An arched recess for a tomb, in the wall of the north aisle, originally projected on the outside to the line of the buttress, the plinth of which was carried straight across the projection to the transept wall. Thoroton states that it contained a slab inscribed Johannes Babington 1409, but the moulding of the arch indicates an earlier date. The outer crocketted member of the arch is destroyed, but a shield over it bearing the arms of Babington, ten roundels with a label of three points, is part of the original construction, and forms the sill of the window above. The recess now provides a resting place for a mutilated stone figure of a knight, probably Sir John Caltoft, about 1320, which was cast out of the church in 1778, when the transept in which his tomb stood was destroyed.

One other point of interest must be recorded. On the inner face of the north wall two holes were found, on either side of the north door, for the insertion of wooden bearers for a small gallery about 8ft. from the floor. There are traces of such galleries elsewhere, perhaps used for Palm Sunday ceremonies or miracle plays. In the churchwardens' accounts of St. Andrew Hubbard, Eastcheap, in London, there is an entry in 1480-2,—

"Paid for frame and workmanshippe over the Church door for Palm Sundaye . . . vijd."

Two interesting stones with interlaced strap-work ornament, noted in my account of the church in 1903, have now been taken out of the walls in which they were imbedded. They prove to be portions of a Saxon churchyard cross, showing patterns on two adjacent sides for about 2ft. 6in. in length. These are of the same open strap character as on the shafts at Hawksworth and Rolleston, and other fragmentary remains at Screveton and Kneesall, in this county. The development of the pattern is shown in the accompanying sketch, in which the shaded portion represents the existing stones. The broad face of the shaft was originally 20in. across at the base, and tapered slightly. It had three vertical sets of interlaced bands, of which one is lost. The side face of the shaft was 15in. wide, and bore a double cross with square-ended arms. The patterns on the other side and the back have been lost, for the stone has been cut up and re-used to form an arch, splayed on both sides, for a Norman round-headed shuttered window of about 16in. in the opening. From the frequent destruction of these crosses, as Mr. Romilly Allen shows, it seems likely that the Norman builders supposed them and their mysterious ornamentation to be pagan symbols, and the first thing they did was to break up all gravestones and crosses for building stone. The shaft was a single block of Lincolnshire limestone, and must have formed a noble ornament of the Saxon churchyard, standing at least 7ft. high. One of the two fragments is now used to support a credence in the side chapel, and the other is built into a new buttress of the south aisle.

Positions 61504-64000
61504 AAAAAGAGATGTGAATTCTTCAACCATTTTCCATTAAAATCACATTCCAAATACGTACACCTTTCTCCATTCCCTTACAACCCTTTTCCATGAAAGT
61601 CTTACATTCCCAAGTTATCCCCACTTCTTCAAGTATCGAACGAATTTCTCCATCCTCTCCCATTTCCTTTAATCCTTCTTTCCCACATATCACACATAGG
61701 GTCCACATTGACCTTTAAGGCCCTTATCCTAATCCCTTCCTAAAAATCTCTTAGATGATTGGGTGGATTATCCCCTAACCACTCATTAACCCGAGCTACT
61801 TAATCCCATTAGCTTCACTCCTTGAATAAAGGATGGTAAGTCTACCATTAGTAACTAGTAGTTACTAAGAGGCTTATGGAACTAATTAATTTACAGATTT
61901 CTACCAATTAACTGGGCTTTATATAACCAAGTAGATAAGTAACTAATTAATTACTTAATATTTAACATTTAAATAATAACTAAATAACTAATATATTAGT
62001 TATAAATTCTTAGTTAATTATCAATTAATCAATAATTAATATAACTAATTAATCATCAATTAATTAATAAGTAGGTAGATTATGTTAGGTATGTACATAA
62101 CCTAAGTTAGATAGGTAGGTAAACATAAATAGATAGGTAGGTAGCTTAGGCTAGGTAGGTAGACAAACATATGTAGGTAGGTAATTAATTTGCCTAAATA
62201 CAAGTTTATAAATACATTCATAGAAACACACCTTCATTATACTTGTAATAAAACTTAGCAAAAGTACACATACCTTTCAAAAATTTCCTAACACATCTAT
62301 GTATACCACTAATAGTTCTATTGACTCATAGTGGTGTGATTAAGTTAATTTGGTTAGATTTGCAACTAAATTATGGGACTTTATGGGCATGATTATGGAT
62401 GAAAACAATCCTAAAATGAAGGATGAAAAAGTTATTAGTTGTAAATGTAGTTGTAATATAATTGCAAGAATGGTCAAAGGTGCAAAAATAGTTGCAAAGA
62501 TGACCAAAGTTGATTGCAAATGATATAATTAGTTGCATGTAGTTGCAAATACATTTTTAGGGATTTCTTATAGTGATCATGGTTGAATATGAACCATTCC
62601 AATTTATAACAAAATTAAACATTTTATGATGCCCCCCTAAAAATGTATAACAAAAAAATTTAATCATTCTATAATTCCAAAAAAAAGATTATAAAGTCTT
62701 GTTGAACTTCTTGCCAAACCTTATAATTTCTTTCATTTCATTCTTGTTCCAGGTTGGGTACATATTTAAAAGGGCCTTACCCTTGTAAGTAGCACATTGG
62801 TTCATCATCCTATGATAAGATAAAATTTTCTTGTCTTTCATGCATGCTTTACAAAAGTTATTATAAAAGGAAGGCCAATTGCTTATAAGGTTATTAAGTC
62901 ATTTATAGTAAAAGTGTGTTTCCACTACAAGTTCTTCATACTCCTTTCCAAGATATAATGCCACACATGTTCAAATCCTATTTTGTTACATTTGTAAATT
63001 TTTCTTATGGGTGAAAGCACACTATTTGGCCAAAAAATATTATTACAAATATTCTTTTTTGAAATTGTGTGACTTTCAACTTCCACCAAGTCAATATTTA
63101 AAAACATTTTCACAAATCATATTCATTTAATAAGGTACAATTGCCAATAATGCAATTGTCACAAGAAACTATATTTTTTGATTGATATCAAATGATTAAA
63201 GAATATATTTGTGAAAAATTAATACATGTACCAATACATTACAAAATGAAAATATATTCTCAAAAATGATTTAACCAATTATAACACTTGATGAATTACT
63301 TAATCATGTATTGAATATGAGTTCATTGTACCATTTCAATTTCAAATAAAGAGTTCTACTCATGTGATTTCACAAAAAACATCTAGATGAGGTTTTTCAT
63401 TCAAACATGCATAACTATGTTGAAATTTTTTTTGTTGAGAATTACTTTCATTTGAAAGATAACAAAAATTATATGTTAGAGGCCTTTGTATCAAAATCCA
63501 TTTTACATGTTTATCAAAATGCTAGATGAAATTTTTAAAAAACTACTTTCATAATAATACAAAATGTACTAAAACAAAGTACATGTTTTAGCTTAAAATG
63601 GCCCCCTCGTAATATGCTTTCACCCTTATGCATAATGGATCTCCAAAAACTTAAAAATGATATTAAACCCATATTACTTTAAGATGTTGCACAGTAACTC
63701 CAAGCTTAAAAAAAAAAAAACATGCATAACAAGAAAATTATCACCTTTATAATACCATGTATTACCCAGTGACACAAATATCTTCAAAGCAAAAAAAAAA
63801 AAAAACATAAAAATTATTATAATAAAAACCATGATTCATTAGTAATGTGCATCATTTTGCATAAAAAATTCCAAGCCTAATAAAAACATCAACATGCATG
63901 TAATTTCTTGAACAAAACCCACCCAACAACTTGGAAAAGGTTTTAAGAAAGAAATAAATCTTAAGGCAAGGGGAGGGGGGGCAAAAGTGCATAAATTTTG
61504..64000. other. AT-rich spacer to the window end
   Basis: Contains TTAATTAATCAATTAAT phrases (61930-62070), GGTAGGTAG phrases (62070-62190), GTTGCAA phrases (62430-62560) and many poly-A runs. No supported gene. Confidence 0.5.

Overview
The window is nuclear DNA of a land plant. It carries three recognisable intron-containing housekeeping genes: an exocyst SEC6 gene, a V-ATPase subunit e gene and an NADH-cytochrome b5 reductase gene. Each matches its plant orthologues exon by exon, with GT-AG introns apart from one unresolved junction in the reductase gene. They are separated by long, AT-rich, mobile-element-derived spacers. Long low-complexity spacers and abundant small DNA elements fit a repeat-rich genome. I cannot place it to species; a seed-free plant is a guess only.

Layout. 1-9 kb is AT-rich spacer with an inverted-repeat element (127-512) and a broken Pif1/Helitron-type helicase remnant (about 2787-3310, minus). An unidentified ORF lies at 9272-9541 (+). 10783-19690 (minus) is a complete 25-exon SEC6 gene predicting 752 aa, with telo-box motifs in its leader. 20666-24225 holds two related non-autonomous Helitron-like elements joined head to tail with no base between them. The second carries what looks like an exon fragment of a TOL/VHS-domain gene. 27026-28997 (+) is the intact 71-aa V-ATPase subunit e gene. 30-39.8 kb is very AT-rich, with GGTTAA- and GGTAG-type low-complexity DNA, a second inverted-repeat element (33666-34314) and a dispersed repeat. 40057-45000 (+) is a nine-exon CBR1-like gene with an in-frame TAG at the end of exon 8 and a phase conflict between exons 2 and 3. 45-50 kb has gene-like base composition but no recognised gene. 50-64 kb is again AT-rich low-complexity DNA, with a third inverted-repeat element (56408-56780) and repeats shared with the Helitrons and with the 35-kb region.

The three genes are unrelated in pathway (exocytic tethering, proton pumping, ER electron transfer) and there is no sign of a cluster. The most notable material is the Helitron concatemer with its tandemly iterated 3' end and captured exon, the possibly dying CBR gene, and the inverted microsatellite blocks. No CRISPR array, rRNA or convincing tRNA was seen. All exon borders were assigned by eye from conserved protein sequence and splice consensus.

When I first noticed these fragments of interlaced patterns imbedded in 18th century masonry, one in an external wall, and the other inside the upper stage of the tower, I suggested that the Saxon cross might have been still in existence in 1645; for in that year an entry of a burial is noted prope crucem in coemiterio " near the cross in the churchyard." But the discovery of Norman mutilation of the stones disproves this, and leaves us to regret the disappearance not only of the Saxon cross, but of a later medieval one as well.

For other points of historical or architectural interest in this church, reference may be made to the paper in the Transactions of the Thoroton Society, vol. vii., 1903; or to Mr. Godfrey's Churches of the Hundred of Bingham.